We investigate the impact of tunnel barrier thickness on electron spin dynamics in Fe/MgO/GaAs heterostructures using spin-resolved optical pump-probe spectroscopy. Comparison of the Larmor frequency between thick and thin MgO barriers reveals a four-fold variation in exchange coupling strength, and investigation of the inhomogeneous dephasing time, <i>T<sub>2</sub><sup>*</sup></i>, argues that inhomogeneity in the local effective hyperfine field dominates free-carrier spin relaxation across the entire range of barrier thickness. These results provide additional evidence to support the theory of hyperfine-dominated spin relaxation in GaAs at low temperature and in the presence of an externally applied magnetic field. Further, this work lays the foundation for engineering both the exchange coupling and the free carrier spin dynamics in ferromagnet/semiconductor heterostructures, allowing for the exploration of dissipation and transport in the regime of dynamically-driven spin pumping.
Graphene's two dimensional nature and high surface sensitivity have led to fascinating predictions regarding induced spin-based phenomena through careful control of adsorbates on the graphene surface, including the extrinsic spin Hall effect, band gap opening, and induced magnetism. By taking advantage of atomic scale control provided by MBE, we have investigated submonolayer deposition of adsorbates and their interactions with graphene. Spin transport measurements performed in-situ during systematic introduction of atomic hydrogen demonstrated that hydrogen adsorbed on graphene forms magnetic moments that couple via exchange to the injected spin current. The effects of induced magnetic moments are evident in the non-local magnetoresistance and Hanle spin precession. Exchange coupling between the injected spin current and the induced moments impact the Hanle curves through an effective exchange field leading to new interpretations of Hanle spin precession data and analysis. Here we present a simple procedure in which Hanle curves can be reliably interpreted.
Enhanced spin injection efficiency and extended spin lifetimes are achieved in graphene spin valves. Spin injection
efficiency is enhanced via tunneling spin injection into graphene through an MgO barrier. A large nonlocal
magetoresistance of 130 Ω is observed for a single layer graphene (SLG) spin valve at room temperature (RT) with spin
injection efficiency of ~ 26-30%. Extended spin lifetimes are observed using tunneling contact to suppress the contact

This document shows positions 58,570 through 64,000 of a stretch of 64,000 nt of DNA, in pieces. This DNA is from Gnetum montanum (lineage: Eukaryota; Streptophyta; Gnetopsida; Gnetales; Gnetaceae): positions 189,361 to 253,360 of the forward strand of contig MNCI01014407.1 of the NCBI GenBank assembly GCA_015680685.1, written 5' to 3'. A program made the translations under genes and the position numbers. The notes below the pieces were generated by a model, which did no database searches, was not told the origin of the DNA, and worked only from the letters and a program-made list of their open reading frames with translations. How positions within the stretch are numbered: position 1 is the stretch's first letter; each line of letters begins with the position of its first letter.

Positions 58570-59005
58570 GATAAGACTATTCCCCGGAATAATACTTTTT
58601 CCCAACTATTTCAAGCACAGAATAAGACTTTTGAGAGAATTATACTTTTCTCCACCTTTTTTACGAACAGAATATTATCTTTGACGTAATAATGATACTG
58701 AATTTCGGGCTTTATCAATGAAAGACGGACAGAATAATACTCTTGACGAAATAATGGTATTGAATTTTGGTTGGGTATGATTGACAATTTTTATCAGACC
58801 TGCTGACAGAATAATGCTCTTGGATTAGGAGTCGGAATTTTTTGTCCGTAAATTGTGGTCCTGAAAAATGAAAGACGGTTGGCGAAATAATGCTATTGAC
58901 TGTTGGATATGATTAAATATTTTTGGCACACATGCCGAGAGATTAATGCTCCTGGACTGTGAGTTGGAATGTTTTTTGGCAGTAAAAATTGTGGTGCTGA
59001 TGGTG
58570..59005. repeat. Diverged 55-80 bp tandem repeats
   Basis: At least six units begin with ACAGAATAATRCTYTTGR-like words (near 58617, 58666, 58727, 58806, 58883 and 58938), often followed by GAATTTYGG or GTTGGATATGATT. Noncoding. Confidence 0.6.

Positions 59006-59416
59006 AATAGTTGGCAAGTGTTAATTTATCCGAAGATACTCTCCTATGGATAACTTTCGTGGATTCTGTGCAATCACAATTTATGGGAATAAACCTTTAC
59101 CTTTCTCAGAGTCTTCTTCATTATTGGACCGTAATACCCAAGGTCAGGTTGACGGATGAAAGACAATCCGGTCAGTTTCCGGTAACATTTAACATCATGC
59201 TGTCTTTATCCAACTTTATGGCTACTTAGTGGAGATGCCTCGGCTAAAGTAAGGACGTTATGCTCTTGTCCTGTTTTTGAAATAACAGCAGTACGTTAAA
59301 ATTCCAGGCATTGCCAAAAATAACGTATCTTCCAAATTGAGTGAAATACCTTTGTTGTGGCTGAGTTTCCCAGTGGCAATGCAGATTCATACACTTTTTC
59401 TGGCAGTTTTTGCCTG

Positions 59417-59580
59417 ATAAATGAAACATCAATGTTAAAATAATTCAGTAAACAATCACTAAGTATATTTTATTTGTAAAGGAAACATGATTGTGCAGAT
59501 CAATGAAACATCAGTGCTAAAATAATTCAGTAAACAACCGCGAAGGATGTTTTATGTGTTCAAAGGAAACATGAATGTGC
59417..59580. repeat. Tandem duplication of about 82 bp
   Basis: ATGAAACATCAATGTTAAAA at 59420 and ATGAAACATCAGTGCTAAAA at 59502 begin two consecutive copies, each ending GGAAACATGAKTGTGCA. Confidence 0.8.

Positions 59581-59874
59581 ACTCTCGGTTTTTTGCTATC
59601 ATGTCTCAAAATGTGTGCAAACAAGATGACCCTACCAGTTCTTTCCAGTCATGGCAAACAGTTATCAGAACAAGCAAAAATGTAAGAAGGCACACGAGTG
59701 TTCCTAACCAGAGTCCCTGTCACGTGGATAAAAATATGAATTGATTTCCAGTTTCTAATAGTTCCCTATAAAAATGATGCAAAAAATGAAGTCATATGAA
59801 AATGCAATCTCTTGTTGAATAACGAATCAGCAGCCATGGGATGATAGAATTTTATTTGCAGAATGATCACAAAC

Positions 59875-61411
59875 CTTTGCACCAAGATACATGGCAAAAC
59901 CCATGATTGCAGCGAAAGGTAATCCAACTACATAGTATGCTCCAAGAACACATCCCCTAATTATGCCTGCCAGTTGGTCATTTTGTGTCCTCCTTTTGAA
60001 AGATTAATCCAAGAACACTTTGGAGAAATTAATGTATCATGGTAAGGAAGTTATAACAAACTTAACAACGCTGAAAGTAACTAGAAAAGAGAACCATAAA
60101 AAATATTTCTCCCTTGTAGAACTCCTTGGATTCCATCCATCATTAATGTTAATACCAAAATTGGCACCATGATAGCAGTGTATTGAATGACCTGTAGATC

induced spin relaxation. In SLG, spin lifetime as long as 771 ps is observed at RT. In bilayer graphene (BLG), we
observe the spin lifetime of 6.2 ns at 20 K, which is the longest value reported in any graphene spin valve. Furthermore,
contrasting spin relaxation behaviors are observed in SLG and BLG, which suggests that Elliot-Yafet spin relaxation
dominates in SLG at low temperatures, while Dyakonov-Perel spin relaxation dominates in BLG at low temperatures.6
This paper presents a novel design concept for spintronic nanoelectronics that emphasizes a seamless integration
of spin-based memory and logic circuits. The building blocks are magneto-logic gates based on a hybrid
graphene/ferromagnet material system. We use network search engines as a technology demonstration vehicle
and present a spin-based circuit design with smaller area, faster speed, and lower energy consumption than the
state-of-the-art CMOS counterparts. This design can also be applied in applications such as data compression,
coding and image recognition. In the proposed scheme, over 100 spin-based logic operations are carried
out before any need for a spin-charge conversion. Consequently, supporting CMOS electronics requires little
power consumption. The spintronic-CMOS integrated system can be implemented on a single 3-D chip. These
nonvolatile logic circuits hold potential for a paradigm shift in computing applications.
Spin transport in graphene devices has been investigated in both local and non-local spin valve geometries. In the nonlocal
measurement, spin transport and spin precession in single layer and bilayer graphene have both been achieved with
transparent Co contacts. Gate controllable non-local spin signal was also demonstrated in this system. For the local
graphite spin valve device, we report MR up to 12% for devices with tunneling contacts. We observe a correlation
between the nonlinearity of the I-V curve and the presence of local MR and conclude that tunnel barriers can be
employed to surmount the conductance mismatch problem in this system. These studies indicate that the improvement of
tunnel barriers on graphene, especially to inhibit the formation of pinholes, is an important step to achieve more efficient
spin injection into graphene.